Labia stretching is the act of elongating the labia minora through manual manipulation (pulling) or physical equipment (such as weights). It is a familial cultural practice in Rwanda, common in Sub-Saharan Africa, and a body modification practice elsewhere. It is performed for sexual enhancement of both partners, aesthetics, symmetry and gratification.
Labiaplasty and vaginoplasty
Cosmetic surgery of female genitalia, known as elective genitoplasty, has become pejoratively known as ″designer vagina″. In May 2007, an article published in the British Medical Journal strongly criticised this craze, citing its popularity being rooted in commercial and media influences. Similar concerns have been expressed in Australia.
Some women undergo vaginoplasty or labiaplasty procedures to alter the shape of their vulvas to meet personal or societal aesthetic standards. The surgery itself is controversial, and critics refer to the procedures as "designer vagina".
In the article Designer Vaginas by Simone Weil Davis, she talks about the modification of woman's vagina and the outside influences women are pressured with, which can cause them to feel shame towards their labia minora. She states that the media, such as pornography, creates an unhealthy view of what a "good looking vagina" is and how women feel that their privates are inferior and are therefore pressured to act upon that mindset. These insecurities are forced upon women by their partners and other women as well. Also leading to a surge of these types of procedures is increased interest in non-surgical genital alterations, such as Brazilian waxing, that make the vulva more visible to judgment. The incentive to participate in labia- and vaginoplasty may also come about in an effort to manage women's physical attributes and their sexual behavior, treating their vagina as something needing to be managed or controlled and ultimately deemed "acceptable".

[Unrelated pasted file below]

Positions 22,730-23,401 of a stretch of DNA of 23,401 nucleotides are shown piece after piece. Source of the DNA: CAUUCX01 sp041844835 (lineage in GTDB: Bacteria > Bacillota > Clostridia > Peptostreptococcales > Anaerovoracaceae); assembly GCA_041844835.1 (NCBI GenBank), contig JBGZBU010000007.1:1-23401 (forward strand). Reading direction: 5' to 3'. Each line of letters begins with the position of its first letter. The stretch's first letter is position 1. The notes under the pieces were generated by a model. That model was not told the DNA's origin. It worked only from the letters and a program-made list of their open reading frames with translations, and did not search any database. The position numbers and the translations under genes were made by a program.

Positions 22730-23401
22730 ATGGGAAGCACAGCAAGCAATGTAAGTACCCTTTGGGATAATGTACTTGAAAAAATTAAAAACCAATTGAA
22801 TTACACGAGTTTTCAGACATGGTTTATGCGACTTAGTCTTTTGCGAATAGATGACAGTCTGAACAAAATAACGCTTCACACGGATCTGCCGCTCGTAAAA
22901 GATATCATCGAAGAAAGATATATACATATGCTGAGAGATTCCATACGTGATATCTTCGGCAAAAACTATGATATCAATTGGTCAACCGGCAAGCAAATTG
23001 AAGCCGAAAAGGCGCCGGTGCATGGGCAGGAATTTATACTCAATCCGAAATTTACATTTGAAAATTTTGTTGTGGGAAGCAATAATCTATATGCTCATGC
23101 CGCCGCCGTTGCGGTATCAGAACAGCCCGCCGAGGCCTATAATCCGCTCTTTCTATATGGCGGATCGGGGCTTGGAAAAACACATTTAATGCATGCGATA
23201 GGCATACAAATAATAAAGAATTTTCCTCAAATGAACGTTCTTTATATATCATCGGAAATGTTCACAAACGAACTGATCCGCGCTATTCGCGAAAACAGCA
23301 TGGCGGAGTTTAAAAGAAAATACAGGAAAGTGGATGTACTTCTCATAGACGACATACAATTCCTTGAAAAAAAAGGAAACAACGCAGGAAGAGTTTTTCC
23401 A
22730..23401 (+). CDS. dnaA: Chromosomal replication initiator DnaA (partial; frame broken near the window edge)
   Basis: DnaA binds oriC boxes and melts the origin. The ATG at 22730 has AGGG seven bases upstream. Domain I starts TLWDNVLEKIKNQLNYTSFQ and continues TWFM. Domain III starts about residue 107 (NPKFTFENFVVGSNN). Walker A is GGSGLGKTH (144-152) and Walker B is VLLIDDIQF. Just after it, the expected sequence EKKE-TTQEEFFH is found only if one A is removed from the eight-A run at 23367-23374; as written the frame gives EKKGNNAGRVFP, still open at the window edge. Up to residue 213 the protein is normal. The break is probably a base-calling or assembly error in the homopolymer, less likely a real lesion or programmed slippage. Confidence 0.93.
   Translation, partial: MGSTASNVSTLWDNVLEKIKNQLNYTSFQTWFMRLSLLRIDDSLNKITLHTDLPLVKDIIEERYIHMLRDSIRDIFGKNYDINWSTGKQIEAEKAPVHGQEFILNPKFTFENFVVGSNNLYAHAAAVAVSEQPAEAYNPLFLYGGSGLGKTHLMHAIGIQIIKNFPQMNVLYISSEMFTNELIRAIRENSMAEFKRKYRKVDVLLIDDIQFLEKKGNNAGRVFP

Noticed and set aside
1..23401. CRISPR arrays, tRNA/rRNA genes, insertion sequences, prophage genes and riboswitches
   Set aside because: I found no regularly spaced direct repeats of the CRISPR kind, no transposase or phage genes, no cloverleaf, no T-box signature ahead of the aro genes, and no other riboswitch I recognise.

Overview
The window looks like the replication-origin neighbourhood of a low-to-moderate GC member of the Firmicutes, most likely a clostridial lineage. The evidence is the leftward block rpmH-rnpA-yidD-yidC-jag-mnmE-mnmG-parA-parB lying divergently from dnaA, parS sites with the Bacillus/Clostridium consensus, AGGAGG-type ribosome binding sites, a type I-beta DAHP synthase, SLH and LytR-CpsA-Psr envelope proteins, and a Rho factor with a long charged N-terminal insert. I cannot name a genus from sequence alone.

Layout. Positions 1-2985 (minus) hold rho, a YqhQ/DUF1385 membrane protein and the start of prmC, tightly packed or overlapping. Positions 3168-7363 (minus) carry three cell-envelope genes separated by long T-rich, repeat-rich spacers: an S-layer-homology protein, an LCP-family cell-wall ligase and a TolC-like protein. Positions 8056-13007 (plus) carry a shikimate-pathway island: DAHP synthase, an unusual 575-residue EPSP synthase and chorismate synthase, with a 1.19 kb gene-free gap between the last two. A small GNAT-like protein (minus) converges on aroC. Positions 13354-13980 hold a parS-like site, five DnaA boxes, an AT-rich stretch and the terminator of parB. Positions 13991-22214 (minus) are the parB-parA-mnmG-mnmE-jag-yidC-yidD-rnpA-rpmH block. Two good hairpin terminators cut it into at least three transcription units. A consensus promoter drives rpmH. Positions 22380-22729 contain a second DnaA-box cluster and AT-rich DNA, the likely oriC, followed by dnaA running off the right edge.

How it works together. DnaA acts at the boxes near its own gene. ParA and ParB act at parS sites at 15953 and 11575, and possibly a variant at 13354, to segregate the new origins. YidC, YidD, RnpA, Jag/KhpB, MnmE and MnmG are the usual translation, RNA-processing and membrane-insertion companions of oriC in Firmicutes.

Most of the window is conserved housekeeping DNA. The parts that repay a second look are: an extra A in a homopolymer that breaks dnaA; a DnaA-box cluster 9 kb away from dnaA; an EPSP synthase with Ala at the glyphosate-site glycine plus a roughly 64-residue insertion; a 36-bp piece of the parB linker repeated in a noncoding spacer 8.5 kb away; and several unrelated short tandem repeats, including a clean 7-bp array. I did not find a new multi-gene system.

Clitoral hood reduction
Clitoral hood reduction is a form of hoodplasty. When performed with the consent of the adult individual, it can be considered an elective plastic surgery procedure for reducing the size and the area of the clitoral hood (prepuce) in order to further expose the clitoral glans of the clitoris; the therapeutic goal is thought to improve the sexual functioning of the woman, and the aesthetic appeal of her vulva. The reduction of the clitoral prepuce tissues usually is a sub-ordinate surgery within a labiaplasty procedure for reducing the labia minora; and occasionally within a vaginoplasty procedure. When these procedures are performed on individuals without their consent, they are considered a form of female genital mutilation.
Castration in the genital modification and mutilation context is the removal of the testicles. Sometimes the term (meaning "cutting") (or "total castration") is also used to refer to penis removal, but that is less common. Castration has been performed in many cultures throughout history, but is now rare. In the twenty-first century, castration has been reported among slave boys in South Asia. It should not be confused with chemical castration.
The removal of one testicle (sometimes referred to as unilateral castration) is usually done in the modern world only for medical reasons.
Circumcision is the surgical removal of part or all of the foreskin from the penis. It is usually performed for religious, cultural or medical reasons and leaves some or all of the glans permanently exposed. Jews and many Americans typically have their infants circumcised during the neonatal period, while Filipinos, most Muslims and African communities such as the Maasai and Xhosa circumcise in teenage years or childhood as an initiation into adulthood.
In modern medicine, circumcision may be used as treatment for severe phimosis or recurrent balanitis that has not responded to more conservative treatments. Advocacy is often centered on preventive medicine, while opposition is often centered on human rights (particularly the bodily integrity of the infant when circumcision is performed in the neonatal period) and the potentially harmful side effects of the procedure. Neonatal circumcision is generally safe when done by an experienced practitioner, with complications being rare, though death has been reported in some cases.
The World Health Organization estimates that one third of the world's men are circumcised; the majority of circumcised male population is located in Muslim countries and in the United States, although there are various explanations for why the infant circumcision rate in the US is different from comparable countries.
In 2012 the American Academy of Pediatrics stated that health benefits of non-therapeutic circumcision aren't great enough to recommend it for every newborn, and that the benefits outweigh the risks, so that the procedure may be done for families who choose it.